Detroit mayor: Dead mouse, cold kids, bad floor in schools

Detroit Mayor Mike Duggan speaks to reporters after visiting a handful of schools Tuesday, Jan. 12, 2016, in Detroit. (Ed White)

Mayor Mike Duggan said he saw a dead mouse, children wearing coats in cold classrooms and a gym floor too warped for play during a tour of some Detroit public schools Tuesday.

He pledged to quickly come up with a plan to improve the condition of the buildings. The visits occurred as two dozen schools were closed because of a sick-out by teachers who are upset about pay, class sizes, rodents and mold.

"Our children need our teachers in the classroom. ... But there's no question about the legitimacy of the issues that they're raising," the mayor said.

The number of closures was not as high as on Monday when more than half of the 100-school district was shut down and more than 31,000 students stayed home. Spokeswoman Michelle Zdrodowski said the number of kids affected Tuesday wasn't immediately known.

Unlike some big-city mayors, Duggan has no control over schools. Detroit's debt-ridden district of 46,000 students has been under state oversight for nearly seven years. The district is run by an emergency manager appointed by Republican Gov. Rick Snyder.

But the city can inspect the buildings to make sure they comply with city code. Duggan said the condition of schools is a "mixed bag" with some in good shape.

"We're still gathering information and we'll have a plan" Wednesday, he told reporters at Fisher school on the east side.

"We've seen a couple of school buildings that are well-maintained and then saw some conditions that were deeply disturbing, including a school where the children have no gym class because the gym floor is buckled from roof leaks," Duggan said.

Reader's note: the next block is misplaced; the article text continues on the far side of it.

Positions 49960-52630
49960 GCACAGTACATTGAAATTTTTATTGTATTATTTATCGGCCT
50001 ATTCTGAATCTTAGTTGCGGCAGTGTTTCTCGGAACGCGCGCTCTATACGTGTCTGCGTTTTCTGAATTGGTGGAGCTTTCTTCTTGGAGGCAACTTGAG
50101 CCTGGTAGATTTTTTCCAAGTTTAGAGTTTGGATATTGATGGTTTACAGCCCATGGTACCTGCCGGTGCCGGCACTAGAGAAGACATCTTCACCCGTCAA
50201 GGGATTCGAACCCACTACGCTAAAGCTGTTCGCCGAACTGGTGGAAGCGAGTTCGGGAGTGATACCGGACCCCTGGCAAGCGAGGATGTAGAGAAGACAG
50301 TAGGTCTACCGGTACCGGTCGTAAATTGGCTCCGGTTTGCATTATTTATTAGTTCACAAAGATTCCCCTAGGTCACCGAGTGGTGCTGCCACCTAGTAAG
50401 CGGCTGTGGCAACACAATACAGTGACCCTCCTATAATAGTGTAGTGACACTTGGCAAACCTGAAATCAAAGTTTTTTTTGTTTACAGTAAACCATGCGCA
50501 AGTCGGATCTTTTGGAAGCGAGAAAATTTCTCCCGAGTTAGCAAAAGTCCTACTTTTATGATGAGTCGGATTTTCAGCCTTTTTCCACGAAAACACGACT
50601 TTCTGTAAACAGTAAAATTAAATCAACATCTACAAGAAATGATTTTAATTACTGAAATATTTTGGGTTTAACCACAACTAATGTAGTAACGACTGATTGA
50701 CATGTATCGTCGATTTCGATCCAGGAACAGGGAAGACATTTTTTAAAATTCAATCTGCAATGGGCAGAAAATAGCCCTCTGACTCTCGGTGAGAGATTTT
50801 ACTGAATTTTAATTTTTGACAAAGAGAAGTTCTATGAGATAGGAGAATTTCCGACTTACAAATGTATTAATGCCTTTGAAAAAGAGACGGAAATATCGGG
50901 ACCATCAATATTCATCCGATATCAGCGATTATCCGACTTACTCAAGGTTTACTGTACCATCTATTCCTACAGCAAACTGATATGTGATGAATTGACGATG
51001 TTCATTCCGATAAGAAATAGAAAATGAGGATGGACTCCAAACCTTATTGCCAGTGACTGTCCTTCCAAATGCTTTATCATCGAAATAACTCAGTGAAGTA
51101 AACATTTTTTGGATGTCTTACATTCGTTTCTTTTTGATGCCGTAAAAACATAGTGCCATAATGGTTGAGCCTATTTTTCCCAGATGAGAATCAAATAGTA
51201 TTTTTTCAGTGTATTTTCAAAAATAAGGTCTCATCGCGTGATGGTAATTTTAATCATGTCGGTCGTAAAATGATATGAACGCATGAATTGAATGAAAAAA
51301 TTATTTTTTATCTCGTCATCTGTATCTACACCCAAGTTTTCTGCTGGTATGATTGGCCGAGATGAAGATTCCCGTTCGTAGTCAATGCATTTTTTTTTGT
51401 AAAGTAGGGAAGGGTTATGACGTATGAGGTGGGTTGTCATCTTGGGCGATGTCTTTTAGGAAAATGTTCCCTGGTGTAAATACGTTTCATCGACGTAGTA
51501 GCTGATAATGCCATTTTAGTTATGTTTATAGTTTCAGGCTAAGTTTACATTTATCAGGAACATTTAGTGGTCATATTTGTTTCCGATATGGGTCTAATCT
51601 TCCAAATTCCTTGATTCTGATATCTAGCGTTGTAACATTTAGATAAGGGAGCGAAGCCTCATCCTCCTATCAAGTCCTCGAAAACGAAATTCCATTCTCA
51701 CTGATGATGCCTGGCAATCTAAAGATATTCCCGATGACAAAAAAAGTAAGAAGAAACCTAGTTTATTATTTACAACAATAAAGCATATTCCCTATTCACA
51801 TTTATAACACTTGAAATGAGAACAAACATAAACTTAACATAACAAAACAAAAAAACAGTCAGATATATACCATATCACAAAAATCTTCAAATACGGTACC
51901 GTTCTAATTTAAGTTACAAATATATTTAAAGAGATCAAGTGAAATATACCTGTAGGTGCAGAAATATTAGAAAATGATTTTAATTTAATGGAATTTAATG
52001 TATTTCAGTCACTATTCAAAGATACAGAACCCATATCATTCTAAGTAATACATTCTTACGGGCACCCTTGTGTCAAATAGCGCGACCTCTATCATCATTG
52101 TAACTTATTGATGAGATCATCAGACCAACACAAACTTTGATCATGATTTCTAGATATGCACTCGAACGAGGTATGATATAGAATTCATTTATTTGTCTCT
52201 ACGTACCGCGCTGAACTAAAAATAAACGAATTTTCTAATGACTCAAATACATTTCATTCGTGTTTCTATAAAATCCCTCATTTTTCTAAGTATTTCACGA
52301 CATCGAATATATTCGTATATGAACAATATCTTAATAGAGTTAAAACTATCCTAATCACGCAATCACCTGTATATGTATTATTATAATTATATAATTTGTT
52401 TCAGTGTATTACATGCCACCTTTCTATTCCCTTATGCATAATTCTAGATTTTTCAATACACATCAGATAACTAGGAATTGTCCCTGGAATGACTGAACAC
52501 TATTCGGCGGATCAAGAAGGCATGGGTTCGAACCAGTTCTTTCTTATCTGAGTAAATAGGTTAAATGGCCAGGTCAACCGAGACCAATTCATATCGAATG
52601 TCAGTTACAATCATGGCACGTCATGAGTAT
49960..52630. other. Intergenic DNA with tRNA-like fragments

He said it was "heartbreaking" to see some kids wearing coats in the morning until classrooms warm up by lunch.

The governor has called for the state to commit $715 million over a decade to address the district's $500 million debt and relaunch the district under a new name. But his plan has yet to receive support in the Legislature, which is controlled by fellow Republicans.

During a visit to the Detroit auto show Tuesday, Snyder said the sick-out by teachers was "really unfortunate."

"There are other venues and ways if people have issues. ... They shouldn't be doing that at the expense of having kids not in class," the governor said.

The Detroit Federation of Teachers is not part of the sick-out, but union officials have been very vocal about school conditions.

Zdrodowski said "there's no denying" that some schools need attention, adding that problems are investigated as soon as possible. Nonetheless, the district is deeply troubled by the wave of teacher absences.

"We're investigating all of our options. Kids need to be in school," Zdrodowski said of teacher absences.
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